New cyberattacks in the Middle East have exposed a growing number of cybersecurity vulnerabilities.
Not only have security researchers noted that hackers are targeting the region more often and with greater severity, Bloomberg reported, but technology can no longer be the only line of defense.
Last month, thousands of computers in ministries across the Saudi Arabian government were knocked offline in an attempt to destroy the data on them via offensive cyberweapons. According to Bloomberg, still-unidentified attackers employed the same malware that was used to erase the data on 35,000 computers at Saudi Arabian Oil Co. back in 2012.
With the expectation that the region will continue to see increased online activity, as well as geopolitical conflicts and tensions, cybersecurity experts believe the cyberthreat will follow suit.
“For the last couple of years, the U.S. Department of Defense has been trying to get the Gulf states to harden their defenses,” James Lewis, senior vice president at the Center for Strategic and International Studies in Washington, D.C., told Bloomberg. “Some of them are in OK shape. Saudi Arabia is not.”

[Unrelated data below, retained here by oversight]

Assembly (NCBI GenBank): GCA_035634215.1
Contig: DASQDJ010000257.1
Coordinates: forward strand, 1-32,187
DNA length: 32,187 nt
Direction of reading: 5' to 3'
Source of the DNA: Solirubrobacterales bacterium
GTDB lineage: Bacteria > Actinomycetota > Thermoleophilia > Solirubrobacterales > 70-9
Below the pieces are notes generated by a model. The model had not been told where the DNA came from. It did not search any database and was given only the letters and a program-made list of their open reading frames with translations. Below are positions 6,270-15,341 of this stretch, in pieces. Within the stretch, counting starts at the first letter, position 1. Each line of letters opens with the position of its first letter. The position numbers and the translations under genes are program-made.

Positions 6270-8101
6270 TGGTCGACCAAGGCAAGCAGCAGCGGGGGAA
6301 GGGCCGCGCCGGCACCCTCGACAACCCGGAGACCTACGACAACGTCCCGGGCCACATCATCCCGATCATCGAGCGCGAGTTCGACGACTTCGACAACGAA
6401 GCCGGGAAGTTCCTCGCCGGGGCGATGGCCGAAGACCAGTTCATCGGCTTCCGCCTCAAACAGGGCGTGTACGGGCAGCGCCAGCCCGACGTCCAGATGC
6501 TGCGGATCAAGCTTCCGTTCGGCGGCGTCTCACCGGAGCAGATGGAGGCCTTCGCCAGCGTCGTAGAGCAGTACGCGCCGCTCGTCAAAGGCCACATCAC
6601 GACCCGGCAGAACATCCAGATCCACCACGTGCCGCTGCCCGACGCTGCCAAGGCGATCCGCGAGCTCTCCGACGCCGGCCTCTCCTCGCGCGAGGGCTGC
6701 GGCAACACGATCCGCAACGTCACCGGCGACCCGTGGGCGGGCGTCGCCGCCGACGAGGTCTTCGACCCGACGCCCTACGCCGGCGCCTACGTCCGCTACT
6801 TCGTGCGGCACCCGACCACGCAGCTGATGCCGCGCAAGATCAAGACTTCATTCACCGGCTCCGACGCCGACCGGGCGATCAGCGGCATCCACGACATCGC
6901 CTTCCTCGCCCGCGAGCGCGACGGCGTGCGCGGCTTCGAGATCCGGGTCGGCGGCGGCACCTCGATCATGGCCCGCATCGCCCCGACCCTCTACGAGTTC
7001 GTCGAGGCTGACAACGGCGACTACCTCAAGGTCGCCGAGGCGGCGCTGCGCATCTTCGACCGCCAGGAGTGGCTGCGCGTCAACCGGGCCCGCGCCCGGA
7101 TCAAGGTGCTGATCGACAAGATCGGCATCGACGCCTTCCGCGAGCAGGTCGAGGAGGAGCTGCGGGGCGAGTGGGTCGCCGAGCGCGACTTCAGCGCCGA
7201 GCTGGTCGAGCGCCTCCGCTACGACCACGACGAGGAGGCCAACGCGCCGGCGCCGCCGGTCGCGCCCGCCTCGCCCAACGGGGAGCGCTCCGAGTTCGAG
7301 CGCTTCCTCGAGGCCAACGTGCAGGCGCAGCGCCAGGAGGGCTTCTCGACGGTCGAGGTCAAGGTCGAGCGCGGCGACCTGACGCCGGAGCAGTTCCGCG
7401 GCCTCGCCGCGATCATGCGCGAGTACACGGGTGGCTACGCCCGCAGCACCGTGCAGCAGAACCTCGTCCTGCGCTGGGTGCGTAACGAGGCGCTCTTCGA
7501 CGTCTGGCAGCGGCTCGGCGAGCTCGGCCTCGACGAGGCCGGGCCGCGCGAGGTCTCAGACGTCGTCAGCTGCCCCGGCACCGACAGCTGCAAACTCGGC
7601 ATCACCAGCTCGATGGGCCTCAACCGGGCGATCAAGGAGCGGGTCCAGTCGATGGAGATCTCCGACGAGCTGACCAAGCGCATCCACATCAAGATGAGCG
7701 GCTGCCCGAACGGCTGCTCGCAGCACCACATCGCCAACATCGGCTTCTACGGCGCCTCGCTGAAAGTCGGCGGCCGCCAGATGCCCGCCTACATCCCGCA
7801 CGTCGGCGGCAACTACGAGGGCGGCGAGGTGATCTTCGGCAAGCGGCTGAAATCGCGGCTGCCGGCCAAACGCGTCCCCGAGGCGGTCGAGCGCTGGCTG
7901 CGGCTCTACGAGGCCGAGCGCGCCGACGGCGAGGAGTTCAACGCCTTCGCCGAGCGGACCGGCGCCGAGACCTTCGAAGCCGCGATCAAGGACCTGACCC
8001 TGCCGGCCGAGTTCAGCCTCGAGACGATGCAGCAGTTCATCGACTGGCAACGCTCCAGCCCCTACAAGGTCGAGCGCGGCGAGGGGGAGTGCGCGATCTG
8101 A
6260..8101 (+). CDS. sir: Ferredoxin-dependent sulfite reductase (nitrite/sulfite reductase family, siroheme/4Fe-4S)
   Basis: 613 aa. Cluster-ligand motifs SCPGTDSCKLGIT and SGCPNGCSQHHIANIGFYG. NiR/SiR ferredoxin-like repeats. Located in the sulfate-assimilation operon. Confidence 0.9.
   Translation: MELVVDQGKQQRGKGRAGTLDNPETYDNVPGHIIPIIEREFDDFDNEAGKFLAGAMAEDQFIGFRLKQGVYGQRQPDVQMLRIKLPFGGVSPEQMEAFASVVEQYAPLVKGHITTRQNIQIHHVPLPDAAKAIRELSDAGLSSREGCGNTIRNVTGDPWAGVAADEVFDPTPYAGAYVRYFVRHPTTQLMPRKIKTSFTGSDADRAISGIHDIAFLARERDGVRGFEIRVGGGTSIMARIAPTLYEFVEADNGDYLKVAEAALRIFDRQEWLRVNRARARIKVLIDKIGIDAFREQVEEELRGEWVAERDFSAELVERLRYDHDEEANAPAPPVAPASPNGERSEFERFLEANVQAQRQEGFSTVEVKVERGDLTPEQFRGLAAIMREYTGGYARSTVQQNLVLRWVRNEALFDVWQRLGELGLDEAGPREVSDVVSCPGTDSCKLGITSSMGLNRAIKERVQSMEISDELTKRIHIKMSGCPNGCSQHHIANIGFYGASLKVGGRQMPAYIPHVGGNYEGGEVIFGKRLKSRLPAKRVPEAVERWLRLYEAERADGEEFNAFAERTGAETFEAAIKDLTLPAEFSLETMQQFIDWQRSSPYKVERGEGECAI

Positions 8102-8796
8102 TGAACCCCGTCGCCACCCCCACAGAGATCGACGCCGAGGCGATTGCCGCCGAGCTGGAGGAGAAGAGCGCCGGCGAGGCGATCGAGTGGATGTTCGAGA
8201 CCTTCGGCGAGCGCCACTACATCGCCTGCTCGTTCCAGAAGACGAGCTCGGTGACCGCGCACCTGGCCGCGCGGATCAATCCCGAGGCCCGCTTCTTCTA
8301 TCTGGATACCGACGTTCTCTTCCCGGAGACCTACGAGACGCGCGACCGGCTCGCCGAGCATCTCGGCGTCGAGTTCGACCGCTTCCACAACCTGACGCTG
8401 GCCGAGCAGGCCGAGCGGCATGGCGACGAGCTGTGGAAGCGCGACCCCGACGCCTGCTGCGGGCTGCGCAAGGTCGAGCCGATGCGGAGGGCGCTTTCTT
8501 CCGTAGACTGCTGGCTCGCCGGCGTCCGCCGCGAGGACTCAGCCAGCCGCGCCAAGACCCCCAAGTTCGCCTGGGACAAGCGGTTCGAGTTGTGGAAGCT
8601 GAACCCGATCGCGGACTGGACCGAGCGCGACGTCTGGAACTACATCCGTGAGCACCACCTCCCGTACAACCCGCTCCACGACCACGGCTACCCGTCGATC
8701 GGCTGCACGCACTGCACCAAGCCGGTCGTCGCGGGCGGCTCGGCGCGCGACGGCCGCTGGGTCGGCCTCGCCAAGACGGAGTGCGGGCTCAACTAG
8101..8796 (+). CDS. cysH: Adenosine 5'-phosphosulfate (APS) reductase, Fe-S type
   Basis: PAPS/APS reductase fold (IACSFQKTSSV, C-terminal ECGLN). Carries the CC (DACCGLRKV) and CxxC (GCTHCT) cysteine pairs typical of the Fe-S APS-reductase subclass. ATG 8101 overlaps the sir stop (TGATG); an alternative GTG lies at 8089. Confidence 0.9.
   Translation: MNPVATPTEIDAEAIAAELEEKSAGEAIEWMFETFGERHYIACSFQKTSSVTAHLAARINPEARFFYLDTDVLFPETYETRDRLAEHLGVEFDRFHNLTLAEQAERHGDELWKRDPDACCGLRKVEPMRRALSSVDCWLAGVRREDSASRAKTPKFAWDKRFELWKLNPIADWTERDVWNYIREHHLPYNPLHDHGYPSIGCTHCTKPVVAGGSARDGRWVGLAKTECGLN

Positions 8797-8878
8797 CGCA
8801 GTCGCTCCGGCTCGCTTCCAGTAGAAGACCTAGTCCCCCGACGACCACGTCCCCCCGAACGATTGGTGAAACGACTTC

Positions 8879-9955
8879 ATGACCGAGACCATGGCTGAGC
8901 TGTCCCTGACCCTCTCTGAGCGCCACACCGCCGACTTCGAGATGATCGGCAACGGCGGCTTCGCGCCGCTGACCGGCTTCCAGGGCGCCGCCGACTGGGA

The costs and damages as a result of last month’s attack have not yet been confirmed, but two people close to the situation told Bloomberg that the Saudi central bank, the transportation ministry and the agency that runs the country’s airports were targets.
“We will always have a race between those who are exploiting security vulnerabilities and those who are defending against them,” Wael Fattouh, a PwC partner specializing in technology risk assurance based in Saudi Arabia, told Bloomberg.
Mohit Shrivastava, a senior analyst for information security at MarketsandMarkets, added:
“The rapid adoption of digitization in the U.A.E. and Gulf Cooperation Council countries has made the region an attractive target for a wide array of security breaches.”